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The NEA: Classroom Bullies By: Michael Reitz
FrontPageMagazine.com | Tuesday, December 26, 2006


Samuel Gompers, the founder of the American Federation of Labor, once said, “I want to urge devotion to the fundamental of human liberty—to the principles of voluntarism. No lasting gain has ever come from compulsion.”

Mr. Gompers would be saddened to see the AFL-CIO has filed an amicus brief in support of a union that forces workers to subsidize political activity against their will.

The Attorney General of Washington and a group of concerned teachers have taken the Washington Education Association, an affiliate of the NEA, to the United States Supreme Court for illegally spending dues on politics without teachers’s permission. The consolidated cases of Washington v. Washington Education Association and Davenport v. Washington Education Association will be presented to the Court on January 10.

The case will have a major impact on the free speech rights of employees nationwide. At issue is whether unions can force employees to subsidize partisan politics against their will.

Unions loom large among the nation’s political special interests, spending an unprecedented $100 million on the 2006 midterm elections. The AFL-CIO alone spent over $40 million on its efforts. The National Education Association spent a reported $26.9 million on politics and lobbying over the last year.

Unfortunately, Big Labor’s power is derived in large part through dues forcibly extracted from workers’s paychecks. Unions use mandatory collective bargaining dues to fund their political activities, often supporting causes that directly violate the employees’s own viewpoints.

“I had many objections to the National Education Association, because I didn’t feel it concentrated its efforts on workplace issues,” says Cindy Omlin, a former speech pathologist in Spokane, Washington. Instead, her union focused its efforts on a left-wing social agenda that had little to do with education. “Many times I would be working as a private citizen on political issues and find that I was paying the other side through my union dues.”

This issue is now going before the U.S. Supreme Court. According to Washington state campaign finance law, the union must obtain a teacher’s permission before using collective bargaining dues for politics. When the Washington Education Association ignored the law, the state attorney general and a group of concerned teachers brought suit. The trial court imposed a $590,375 penalty on the union for intentionally violating the law.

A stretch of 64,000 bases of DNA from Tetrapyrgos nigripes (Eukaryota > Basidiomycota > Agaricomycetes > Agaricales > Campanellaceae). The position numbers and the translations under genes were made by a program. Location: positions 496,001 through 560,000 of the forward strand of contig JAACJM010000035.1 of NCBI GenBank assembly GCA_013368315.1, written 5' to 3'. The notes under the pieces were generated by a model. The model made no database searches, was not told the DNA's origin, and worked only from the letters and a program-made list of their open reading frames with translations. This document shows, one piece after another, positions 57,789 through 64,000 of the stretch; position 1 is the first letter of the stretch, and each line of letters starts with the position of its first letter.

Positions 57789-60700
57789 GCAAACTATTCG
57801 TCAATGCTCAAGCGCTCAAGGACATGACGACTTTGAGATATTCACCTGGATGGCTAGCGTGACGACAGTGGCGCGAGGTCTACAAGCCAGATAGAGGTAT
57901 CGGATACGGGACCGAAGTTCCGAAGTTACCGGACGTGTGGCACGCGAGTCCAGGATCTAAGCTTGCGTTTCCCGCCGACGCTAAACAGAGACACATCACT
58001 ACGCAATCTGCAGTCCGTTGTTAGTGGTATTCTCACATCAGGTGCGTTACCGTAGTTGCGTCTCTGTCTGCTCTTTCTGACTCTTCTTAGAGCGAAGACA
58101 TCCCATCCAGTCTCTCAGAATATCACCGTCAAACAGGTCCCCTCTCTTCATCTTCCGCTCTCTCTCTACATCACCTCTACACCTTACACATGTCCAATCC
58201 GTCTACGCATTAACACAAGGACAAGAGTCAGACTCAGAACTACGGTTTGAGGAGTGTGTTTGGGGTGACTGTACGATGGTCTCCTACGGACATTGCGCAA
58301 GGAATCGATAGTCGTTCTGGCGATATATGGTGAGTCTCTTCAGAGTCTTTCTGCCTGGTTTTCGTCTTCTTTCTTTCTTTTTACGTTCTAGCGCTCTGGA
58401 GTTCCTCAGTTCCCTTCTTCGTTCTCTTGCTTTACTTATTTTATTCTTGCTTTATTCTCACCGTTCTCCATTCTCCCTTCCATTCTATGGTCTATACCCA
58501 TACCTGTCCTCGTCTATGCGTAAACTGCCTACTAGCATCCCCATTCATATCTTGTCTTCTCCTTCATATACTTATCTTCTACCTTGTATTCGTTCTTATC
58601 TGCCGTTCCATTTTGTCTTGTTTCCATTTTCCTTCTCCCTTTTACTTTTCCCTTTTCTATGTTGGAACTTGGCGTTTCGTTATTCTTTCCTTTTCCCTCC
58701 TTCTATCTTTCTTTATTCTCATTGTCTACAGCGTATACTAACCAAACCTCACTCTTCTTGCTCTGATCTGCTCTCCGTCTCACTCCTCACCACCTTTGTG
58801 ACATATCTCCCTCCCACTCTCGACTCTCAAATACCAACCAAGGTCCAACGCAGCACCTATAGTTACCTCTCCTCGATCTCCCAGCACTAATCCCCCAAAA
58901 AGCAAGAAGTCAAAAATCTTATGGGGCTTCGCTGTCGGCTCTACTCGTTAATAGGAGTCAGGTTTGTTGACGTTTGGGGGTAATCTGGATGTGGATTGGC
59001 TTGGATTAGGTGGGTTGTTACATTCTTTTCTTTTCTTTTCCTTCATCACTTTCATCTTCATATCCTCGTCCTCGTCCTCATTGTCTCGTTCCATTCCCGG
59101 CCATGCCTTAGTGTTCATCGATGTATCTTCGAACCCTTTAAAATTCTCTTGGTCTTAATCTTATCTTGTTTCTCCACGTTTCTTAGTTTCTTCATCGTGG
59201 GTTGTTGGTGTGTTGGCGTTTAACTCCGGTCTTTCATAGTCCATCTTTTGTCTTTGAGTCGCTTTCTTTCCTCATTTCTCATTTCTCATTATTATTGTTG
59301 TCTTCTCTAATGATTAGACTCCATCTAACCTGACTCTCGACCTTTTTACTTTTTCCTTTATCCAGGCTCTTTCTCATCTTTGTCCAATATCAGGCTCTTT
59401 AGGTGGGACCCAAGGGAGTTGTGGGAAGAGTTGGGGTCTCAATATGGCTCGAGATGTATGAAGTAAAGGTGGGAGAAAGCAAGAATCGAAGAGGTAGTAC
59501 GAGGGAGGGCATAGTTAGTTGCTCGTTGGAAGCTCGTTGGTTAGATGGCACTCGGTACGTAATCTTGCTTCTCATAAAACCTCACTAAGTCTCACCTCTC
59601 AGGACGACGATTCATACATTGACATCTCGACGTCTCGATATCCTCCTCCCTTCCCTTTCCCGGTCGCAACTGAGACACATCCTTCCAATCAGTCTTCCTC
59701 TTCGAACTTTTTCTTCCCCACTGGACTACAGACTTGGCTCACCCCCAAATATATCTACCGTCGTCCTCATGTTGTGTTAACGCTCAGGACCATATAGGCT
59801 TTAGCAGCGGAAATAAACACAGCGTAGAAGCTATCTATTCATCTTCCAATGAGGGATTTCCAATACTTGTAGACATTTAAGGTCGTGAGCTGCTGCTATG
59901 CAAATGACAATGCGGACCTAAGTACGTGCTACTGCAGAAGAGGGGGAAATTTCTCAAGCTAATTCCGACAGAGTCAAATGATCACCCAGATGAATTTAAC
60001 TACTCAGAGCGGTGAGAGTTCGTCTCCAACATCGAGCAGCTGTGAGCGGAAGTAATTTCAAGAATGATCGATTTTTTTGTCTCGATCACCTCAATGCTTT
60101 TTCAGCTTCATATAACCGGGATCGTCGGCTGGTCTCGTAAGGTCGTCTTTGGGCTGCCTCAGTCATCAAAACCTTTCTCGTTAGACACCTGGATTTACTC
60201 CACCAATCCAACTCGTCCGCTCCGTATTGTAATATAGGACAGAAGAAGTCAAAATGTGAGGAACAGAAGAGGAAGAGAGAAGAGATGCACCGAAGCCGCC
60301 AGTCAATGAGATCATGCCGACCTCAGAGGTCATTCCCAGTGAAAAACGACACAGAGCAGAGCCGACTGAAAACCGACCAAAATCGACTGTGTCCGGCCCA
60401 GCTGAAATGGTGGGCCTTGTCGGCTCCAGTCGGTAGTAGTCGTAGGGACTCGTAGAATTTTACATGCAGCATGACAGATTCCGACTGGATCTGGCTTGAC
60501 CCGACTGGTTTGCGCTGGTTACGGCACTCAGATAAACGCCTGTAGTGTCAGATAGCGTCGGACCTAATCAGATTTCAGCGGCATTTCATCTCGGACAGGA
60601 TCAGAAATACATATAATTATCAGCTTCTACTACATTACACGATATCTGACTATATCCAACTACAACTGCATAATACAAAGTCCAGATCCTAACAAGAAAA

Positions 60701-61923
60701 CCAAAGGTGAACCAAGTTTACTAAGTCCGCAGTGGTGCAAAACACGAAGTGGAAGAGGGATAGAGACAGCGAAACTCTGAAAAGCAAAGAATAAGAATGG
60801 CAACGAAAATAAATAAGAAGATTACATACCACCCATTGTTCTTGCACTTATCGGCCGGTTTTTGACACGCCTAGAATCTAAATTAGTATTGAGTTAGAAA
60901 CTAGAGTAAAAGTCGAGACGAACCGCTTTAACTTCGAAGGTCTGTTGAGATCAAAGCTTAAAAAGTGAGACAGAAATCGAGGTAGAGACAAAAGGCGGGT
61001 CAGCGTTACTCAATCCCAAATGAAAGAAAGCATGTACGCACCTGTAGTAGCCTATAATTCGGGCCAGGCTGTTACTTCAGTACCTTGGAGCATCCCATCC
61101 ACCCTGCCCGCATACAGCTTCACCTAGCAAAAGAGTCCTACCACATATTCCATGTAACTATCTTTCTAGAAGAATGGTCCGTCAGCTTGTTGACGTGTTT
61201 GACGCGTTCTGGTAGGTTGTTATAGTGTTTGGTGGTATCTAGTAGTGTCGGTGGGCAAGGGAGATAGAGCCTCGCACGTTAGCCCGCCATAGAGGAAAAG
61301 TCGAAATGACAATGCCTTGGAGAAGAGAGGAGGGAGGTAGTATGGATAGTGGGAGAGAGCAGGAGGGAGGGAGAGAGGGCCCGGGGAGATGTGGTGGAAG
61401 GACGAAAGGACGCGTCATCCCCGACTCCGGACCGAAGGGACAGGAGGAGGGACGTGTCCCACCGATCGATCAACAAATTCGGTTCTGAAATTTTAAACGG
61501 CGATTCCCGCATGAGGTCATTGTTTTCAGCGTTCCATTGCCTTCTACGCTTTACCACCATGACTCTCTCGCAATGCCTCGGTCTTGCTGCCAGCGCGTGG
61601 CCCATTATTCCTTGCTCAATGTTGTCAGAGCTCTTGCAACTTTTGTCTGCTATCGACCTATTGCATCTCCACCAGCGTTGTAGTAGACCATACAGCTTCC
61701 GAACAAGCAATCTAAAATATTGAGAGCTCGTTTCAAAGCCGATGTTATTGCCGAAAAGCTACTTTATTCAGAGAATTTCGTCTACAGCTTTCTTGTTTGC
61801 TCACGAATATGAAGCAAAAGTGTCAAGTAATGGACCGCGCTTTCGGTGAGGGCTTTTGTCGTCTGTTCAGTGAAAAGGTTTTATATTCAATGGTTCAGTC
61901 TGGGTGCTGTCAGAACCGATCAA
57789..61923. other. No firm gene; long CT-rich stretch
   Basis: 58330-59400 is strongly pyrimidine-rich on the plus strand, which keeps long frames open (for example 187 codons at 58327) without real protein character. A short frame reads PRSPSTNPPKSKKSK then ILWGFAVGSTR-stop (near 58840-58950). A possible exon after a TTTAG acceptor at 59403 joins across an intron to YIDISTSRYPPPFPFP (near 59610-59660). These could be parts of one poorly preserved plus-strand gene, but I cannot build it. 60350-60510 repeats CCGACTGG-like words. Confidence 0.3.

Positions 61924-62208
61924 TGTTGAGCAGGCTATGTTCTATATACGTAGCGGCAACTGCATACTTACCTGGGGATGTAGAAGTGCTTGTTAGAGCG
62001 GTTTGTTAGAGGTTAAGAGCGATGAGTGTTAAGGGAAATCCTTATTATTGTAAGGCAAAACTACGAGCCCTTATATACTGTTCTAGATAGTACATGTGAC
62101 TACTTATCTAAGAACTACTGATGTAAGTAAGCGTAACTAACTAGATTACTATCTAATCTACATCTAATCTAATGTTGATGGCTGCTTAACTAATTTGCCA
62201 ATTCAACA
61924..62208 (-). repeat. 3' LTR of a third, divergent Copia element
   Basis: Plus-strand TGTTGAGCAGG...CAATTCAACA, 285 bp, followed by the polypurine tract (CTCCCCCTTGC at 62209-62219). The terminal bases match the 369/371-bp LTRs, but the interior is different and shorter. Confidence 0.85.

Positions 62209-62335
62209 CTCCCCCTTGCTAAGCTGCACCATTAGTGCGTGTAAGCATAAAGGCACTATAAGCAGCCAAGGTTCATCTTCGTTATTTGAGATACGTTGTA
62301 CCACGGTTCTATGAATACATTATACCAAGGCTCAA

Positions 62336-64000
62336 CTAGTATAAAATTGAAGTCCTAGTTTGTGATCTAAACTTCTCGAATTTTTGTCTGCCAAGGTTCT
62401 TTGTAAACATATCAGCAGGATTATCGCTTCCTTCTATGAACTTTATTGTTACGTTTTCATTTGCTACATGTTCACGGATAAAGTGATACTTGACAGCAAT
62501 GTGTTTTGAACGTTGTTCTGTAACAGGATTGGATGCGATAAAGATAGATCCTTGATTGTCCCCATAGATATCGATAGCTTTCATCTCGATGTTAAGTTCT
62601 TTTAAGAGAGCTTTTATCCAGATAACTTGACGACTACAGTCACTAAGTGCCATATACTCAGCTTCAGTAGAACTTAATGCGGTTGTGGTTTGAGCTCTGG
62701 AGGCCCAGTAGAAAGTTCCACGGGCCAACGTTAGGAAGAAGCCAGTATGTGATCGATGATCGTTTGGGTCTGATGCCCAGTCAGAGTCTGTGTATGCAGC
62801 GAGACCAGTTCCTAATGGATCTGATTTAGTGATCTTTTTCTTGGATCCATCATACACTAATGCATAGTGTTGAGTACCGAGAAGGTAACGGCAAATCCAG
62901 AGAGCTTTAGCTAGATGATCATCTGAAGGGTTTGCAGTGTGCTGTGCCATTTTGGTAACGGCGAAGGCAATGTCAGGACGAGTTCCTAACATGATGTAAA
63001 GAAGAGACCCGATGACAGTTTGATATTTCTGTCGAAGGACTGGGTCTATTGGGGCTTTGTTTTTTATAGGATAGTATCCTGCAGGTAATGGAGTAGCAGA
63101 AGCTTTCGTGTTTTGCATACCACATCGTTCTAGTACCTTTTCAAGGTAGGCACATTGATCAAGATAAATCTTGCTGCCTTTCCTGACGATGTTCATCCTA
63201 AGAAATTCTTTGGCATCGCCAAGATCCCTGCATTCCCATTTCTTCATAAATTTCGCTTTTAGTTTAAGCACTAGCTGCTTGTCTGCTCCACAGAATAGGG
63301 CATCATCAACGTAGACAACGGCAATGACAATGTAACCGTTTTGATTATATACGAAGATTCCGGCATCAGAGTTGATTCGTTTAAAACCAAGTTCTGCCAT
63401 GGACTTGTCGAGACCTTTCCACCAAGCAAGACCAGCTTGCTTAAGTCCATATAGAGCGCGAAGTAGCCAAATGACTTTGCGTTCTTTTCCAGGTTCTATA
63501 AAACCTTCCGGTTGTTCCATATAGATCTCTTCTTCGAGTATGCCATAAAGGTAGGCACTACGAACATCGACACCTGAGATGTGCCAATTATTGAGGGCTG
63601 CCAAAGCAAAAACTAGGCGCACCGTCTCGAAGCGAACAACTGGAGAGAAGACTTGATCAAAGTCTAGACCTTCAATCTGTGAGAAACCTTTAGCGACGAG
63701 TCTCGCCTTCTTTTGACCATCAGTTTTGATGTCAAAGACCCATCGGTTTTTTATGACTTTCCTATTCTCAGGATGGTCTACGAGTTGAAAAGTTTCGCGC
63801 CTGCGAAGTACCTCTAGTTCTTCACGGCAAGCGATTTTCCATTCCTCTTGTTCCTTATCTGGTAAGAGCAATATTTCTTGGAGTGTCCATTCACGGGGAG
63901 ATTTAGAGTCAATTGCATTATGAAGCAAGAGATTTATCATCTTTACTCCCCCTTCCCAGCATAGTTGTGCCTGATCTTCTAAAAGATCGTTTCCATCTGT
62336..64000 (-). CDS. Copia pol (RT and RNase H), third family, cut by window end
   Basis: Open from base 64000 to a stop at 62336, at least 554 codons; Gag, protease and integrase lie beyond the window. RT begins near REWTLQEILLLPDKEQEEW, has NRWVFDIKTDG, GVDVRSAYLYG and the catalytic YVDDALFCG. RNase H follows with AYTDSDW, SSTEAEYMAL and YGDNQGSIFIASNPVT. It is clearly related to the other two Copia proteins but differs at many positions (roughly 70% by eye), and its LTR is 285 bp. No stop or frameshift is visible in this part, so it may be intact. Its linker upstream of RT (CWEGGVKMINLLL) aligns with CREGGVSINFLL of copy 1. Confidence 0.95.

In a bizarre reversal, the Washington State Supreme Court ruled that getting permission from teachers was “unduly burdensome” on the union, and declared the law unconstitutional. Apparently an administrative burden on the union was more offensive than the First Amendment violations on teachers.

Cindy Omlin found this ruling outrageous. “Instead of teachers having freedom of speech and individual liberty, the court is saying the union has more power and rights than teachers.”

Unfortunately, unions claim an absolutely right to spend dues as they see fit, regardless of the viewpoints of teachers. According to the National Education Association’s own internal poll, 50 percent of NEA members identify themselves as conservative. Despite this, 90 percent of the union’s contributions go to Democrat candidates. A Washington Education Association lawyer actually argued in court that the union owes no “fiduciary duty” to its teachers.

Unions also ostracize and harass teachers who exercise their First Amendment rights. After Cindy Omlin discovered she could opt out of the union’s political spending, she and a colleague began notifying other teachers of their rights. The union actually sued her in an attempt to silence her, and offered to drop the lawsuit if she promised not to criticize the union.

Omlin is not alone; other teachers share her plight. She has since left the WEA and started an alternative, nonpartisan educators association—Northwest Professional Educators—where she continues to fight for the First Amendment rights of teachers.

Sadly, for every teacher who speaks out against the union’s coercive practices, thousands suffer in silence. It is time for the Supreme Court to deliver justice for workers nationwide and end the compulsion that exists in today’s modern labor movement.




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